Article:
Keklikian then filed a motion to require Keller to file a reply. Keller first filed a motion to strike that part of the answer which pleaded Keklikian's former suit, the stipulation and the facts concerning the judgment of dismissal. That motion was overruled and Keller, in response to the court's ruling on Keklikian's motion, filed a reply. In his reply Keller admits the institution of the original suit by Keklikian but pleads "that prior to the expiration of time allowed defendant therein to plead thereto, said action was dismissed pursuant to stipulation." In explanation and avoidance of the former suit and its disposition Keller replied that at the time of the collision an automobile liability insurance policy issued to him was in full force and effect and that under the provisions of the policy his liability was insured and that it was his duty under the terms of the policy to notify his insurance carrier who had the right to investigate any claims or suits, employ counsel and settle any claim or suit without his acquiesence or consent and without notice to him. He then replied that under the terms of the policy he delivered the petition and summons to the insurance company and that the company settled and compromised the suit and filed the stipulation for dismissal without notice to him and without his knowledge or consent. He states in his reply that the lawyers *1003 were employed by and represented the insurance company and did not represent him "in regard to any matters or things arising out of said automobile accident; that the representation of plaintiff (Keller) * * by said attorneys was pursuant to the provisions of the aforesaid policy of insurance" and that the cause was dismissed pursuant to the stipulation "prior to the filing on behalf of plaintiff (Keller) * * * of any pleading within the meaning of the provisions of the Rules For Civil Procedure * * * and prior to the expiration of time allowed a defendant to assert a compulsory counterclaim" under the code. He also replied that the attorneys employed by the insurance company acted solely and exclusively for the benefit of the insurance company and at no time were they "acting for or on behalf of plaintiff as his express or implied agent." In conclusion he replied that the judgment of dismissal, pursuant to the terms of the stipulation, was with prejudice only to any other or further claim by Keklikian and was not res adjudicata as to any claim he may have had against Keklikian. Upon motion, in this state of the pleadings, the trial court dismissed the plaintiff's petition and entered judgment for the defendant.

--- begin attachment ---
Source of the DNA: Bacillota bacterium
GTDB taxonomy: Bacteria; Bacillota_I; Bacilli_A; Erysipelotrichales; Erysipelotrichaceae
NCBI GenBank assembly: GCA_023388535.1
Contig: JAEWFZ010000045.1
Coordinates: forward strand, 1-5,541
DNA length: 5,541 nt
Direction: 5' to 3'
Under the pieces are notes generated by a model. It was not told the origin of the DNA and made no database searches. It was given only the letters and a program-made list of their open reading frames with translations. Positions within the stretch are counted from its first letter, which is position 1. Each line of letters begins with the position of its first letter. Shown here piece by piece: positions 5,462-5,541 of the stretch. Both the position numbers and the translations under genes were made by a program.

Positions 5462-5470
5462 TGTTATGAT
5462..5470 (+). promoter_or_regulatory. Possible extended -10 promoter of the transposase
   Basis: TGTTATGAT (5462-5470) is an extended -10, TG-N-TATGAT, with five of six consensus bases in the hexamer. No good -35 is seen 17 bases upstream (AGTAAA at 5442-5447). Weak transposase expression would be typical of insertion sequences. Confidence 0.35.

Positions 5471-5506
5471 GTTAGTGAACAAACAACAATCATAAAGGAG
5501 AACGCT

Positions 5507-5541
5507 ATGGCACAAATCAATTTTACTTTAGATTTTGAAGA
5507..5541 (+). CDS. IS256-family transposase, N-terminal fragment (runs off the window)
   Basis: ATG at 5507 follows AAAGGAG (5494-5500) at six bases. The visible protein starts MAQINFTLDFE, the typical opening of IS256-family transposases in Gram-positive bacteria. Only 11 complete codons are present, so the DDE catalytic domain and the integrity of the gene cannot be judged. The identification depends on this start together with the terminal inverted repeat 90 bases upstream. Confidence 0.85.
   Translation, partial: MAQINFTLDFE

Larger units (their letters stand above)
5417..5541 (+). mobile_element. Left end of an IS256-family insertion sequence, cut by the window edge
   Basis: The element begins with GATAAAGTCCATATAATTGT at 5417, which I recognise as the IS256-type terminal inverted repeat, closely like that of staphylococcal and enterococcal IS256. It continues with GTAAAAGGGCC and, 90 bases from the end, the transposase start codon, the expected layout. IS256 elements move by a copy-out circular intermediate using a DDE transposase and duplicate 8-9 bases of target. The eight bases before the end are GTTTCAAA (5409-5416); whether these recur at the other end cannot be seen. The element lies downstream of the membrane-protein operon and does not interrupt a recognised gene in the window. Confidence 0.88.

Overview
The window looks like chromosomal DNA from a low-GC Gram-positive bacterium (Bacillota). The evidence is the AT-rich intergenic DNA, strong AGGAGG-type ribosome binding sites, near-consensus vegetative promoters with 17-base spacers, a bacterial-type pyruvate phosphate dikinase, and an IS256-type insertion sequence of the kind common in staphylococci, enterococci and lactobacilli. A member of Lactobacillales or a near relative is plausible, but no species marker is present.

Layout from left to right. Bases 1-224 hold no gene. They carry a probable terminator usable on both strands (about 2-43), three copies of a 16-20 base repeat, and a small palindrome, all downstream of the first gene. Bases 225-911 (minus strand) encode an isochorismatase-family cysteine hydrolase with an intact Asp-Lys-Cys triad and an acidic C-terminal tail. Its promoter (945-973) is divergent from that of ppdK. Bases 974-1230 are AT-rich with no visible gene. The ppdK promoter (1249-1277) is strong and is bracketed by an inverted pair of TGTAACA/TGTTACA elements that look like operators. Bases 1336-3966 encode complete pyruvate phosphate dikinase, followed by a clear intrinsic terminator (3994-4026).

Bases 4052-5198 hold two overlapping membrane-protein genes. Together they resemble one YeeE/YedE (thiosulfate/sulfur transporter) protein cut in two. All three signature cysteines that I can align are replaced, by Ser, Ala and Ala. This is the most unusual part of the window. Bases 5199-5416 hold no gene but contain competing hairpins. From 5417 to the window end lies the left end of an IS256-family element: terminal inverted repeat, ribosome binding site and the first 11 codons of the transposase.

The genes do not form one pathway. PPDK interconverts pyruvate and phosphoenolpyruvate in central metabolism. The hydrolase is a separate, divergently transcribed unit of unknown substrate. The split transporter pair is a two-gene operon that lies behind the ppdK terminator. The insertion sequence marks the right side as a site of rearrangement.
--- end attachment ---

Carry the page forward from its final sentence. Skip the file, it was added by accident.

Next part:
As we view the essential merits of the appeal it is not necessary to determine whether the judgment of dismissal in the first action was with or without prejudice to Keller's rights, or to decide whether that judgment was res adjudicata of Keller's claims arising out of the subject matter of the occurrence and of Keklikian's suit. It may be noted, however, that under the express provisions of the code a dismissal "with prejudice" operates as an adjudication upon the merits while a dismissal "without prejudice" permits the bringing of another action for the same cause "unless the action is otherwise barred", Mo.R.S.1949, Sec. 510.150, except that no dismissal of a plaintiff's cause operates to dismiss or discontinue a filed counterclaim. Mo.R.S.1949, Sec. 510.170. The essence of the appeal is whether, under the pleaded facts and circumstances, Keller having failed to assert his claim in the original action is precluded by reason of the Civil Code of Procedure, particularly Section 509.420, from subsequently asserting the claim in this separate and independent action.